On 26 February 2020, the Johnson and Johnson (JNJ) COVID-19 vaccine underwent an FDA expert review, similar to the ones for the Pfizer and Moderna COVID-19 vaccines. The FDA’s Vaccines and Related Biological Products Advisory Committee (VRBPAC) voted unanimously in favor of the third vaccine in the USA to prevent COVID-19. On 27 February 2020, the USFDA gave clearance for an Emergency Use Authorization (EUA).
VRBPAC agreed that the vaccine was very effective, especially in preventing death and serious COVID-19 disease. They also found no serious safety signals, with the incidence serious adverse events were no higher compared to the placebo group or what would be expected in the general population.
The EUA approved the vaccine for use in adults 18 and older. Before JNJ can ship the vaccine, the CDC’s Advisory Committee on Immunization Practices (ACIP) will meet tomorrow to make recommendations on who can receive this vaccine.Read More »JNJ COVID-19 vaccine receives FDA emergency use authorization – great news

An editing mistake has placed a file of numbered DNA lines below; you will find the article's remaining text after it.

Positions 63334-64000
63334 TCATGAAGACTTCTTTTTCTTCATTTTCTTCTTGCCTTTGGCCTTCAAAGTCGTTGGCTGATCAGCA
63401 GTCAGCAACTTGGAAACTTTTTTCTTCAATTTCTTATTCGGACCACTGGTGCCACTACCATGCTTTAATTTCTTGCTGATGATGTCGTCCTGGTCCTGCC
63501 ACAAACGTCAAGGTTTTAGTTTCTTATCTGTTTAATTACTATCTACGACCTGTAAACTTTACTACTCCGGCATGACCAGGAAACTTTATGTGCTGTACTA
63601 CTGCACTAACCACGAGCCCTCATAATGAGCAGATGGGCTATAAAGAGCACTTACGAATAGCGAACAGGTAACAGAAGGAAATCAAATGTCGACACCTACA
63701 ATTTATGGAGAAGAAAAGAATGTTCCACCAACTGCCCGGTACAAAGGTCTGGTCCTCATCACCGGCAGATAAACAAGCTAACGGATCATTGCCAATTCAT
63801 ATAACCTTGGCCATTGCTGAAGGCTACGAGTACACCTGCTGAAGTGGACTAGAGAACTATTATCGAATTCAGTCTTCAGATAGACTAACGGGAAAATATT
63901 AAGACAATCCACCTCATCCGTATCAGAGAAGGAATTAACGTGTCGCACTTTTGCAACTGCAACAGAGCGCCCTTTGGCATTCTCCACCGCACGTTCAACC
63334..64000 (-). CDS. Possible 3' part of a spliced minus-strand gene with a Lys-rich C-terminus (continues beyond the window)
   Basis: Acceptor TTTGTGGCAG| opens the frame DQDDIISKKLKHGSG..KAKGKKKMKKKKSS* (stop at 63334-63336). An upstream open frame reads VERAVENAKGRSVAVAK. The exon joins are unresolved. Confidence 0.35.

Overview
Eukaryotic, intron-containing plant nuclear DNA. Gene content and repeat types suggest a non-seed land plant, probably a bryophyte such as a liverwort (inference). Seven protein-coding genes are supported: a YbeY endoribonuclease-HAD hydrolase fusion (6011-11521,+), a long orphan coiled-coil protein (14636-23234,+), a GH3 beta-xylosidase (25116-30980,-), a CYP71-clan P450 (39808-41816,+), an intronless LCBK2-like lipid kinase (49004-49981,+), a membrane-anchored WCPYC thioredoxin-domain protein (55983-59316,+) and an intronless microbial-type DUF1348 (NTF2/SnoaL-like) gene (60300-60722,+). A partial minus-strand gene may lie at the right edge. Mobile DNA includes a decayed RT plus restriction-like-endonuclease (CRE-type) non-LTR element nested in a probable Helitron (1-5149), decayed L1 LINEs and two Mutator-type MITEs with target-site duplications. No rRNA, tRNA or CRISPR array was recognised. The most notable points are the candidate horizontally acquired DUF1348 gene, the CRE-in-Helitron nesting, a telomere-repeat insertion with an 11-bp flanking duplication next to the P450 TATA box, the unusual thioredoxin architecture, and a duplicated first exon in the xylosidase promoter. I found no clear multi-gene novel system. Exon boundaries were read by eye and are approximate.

On 26 February 2020, the Johnson and Johnson (JNJ) COVID-19 vaccine underwent an FDA expert review, similar to the ones for the Pfizer and Moderna COVID-19 vaccines. The FDA’s Vaccines and Related Biological Products Advisory Committee (VRBPAC) voted unanimously in favor of the third vaccine in the USA to prevent COVID-19. This vote by the vaccine experts is the last step in advance of FDA clearance for an Emergency Use Authorization (EUA).